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Gamma-aminobutyric Acid (GABA) And GLP-1 Treatment Blocks The Activation Of The NF-kB Inflammatory Pathway And Promotes The Survival And Proliferation Of Human Pancreatic Beta Cells | 67425
ISSN: 2155-9899

Journal of Clinical & Cellular Immunology
Open Access

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Gamma-aminobutyric acid (GABA) and GLP-1 treatment blocks the activation of the NF-kB inflammatory pathway and promotes the survival and proliferation of human pancreatic beta cells

8th European Immunology Conference

Gerald J Prud'homme, Yelena Glinka, Merve Kurt and Jack Mackenzie

Keenan Research Centre for Biomedical Science, St. Michael's Hospital, Canada

ScientificTracks Abstracts: J Clin Cell Immunol

DOI: 10.4172/2155-9899-C1-036

The inhibition of autoimmunity against pancreatic beta cells and the promotion of the proliferation/regeneration of these cells are major goals in the treatment of type 1 diabetes (T1D). Gamma aminobutyric acid (GABA) and the incretin hormone GLP-1 (currently used to treat type 2 diabetes) are candidate drugs to mediate these effects. In rodents, therapies with these agents induce beta-cell proliferation, reduce apoptosis, and increase beta-cell mass. Here, we examined the effects of these agents on human islet cells and insulinoma cell lines. We observed that GABA treatment of beta cells increases the expression of SIRT1 and Klotho, and protects against apoptosis due to glucotoxicity or inflammatory cytokines. Notably, both SIRT1 and Klotho block activation of the NF-kB inflammatory pathway. NF-kB contributes to beta cell apoptosis, and inhibiting this pathway appears to be protective. We demonstrate that a GLP-1 receptor (GLP-1R) agonist augments the activity of GABA in some (but not all) of these protective effects. Furthermore, we report that a GLP-1R agonist fails to induce human beta-cell proliferation (unlike findings in mice) but, in contrast, GABA has broader effects and induces proliferation. These results support the use of GABA as an agent to induce beta-cell regeneration. In conclusion, GABA and GLP-1, especially in combination, were effective at protecting human beta islet cells against glucotoxicity and other injuries, and GABA stimulated their proliferation. These findings suggest that GABA/GLP-1 therapy has potential application in the treatment of human T1D.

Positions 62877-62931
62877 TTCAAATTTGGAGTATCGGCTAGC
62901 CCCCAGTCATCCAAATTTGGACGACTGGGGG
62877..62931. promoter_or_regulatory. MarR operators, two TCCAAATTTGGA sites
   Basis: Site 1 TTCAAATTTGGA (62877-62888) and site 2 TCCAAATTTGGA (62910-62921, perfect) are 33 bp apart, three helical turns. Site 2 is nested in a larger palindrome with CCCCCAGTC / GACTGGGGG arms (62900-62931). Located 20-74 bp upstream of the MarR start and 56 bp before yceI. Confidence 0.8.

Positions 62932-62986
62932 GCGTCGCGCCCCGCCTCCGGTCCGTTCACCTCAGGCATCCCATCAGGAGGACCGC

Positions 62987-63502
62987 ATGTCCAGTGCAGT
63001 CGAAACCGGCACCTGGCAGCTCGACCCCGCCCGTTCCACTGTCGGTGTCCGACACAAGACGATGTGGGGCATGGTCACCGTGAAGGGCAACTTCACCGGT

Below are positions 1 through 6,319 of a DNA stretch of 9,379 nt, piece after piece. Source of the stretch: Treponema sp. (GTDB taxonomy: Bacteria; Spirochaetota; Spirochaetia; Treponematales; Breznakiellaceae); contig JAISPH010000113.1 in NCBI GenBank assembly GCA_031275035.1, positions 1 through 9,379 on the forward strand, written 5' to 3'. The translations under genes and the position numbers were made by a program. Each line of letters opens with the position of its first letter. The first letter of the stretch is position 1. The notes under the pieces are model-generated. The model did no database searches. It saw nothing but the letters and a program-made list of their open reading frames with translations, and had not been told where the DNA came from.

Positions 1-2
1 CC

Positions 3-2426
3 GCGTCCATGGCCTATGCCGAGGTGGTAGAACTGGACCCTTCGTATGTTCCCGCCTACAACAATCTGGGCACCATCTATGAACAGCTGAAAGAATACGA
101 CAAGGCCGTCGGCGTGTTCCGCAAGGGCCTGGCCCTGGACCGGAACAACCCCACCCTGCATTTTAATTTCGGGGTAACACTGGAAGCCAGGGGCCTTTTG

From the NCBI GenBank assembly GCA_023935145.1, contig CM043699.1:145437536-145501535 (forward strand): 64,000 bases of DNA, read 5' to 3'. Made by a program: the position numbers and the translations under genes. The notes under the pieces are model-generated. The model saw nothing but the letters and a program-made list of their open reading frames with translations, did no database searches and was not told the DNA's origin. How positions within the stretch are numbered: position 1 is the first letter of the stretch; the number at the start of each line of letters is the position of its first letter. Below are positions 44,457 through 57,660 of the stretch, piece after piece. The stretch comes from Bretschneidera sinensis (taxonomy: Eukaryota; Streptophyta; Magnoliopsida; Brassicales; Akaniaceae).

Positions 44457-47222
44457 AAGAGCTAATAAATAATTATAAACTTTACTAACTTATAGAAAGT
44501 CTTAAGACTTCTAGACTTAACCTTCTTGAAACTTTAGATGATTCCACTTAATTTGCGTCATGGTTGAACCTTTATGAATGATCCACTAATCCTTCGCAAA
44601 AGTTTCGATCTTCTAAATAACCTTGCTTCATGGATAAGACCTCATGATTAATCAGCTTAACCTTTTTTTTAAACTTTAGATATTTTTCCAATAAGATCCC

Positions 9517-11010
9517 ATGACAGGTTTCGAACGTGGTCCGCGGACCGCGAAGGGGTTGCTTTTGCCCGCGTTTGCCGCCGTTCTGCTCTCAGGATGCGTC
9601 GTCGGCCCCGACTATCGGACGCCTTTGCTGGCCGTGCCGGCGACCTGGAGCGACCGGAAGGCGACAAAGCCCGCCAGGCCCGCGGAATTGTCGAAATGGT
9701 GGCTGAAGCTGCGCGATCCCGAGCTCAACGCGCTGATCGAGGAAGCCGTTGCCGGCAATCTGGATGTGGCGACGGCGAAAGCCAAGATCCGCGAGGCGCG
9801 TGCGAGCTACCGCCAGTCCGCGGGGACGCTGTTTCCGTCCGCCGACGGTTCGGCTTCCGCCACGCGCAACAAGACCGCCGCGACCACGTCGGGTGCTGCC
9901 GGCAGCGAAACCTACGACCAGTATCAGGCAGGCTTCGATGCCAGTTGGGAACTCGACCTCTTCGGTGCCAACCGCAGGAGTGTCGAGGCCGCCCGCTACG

Gerald J. Prud’homme is Professor in the Department of Laboratory Medicine and Pathobiology, University of Toronto, Canada; and Clinician-Scientist, Keenan Research Centre for Biomedical Science (St. Michael's Hospital), Toronto. He holds an M.D. degree, and is a specialist in pathology. He was a research fellow at the Charles H. Best Institute and Institute of Immunology, University of Toronto, the Scripps Research Institute (La Jolla, California), and the McGill Cancer Centre (Montreal). His research interests are in the areas of diabetes and autoimmune diseases. He is a member of the Banting and Best Diabetes Centre in Toronto.

Email: [email protected]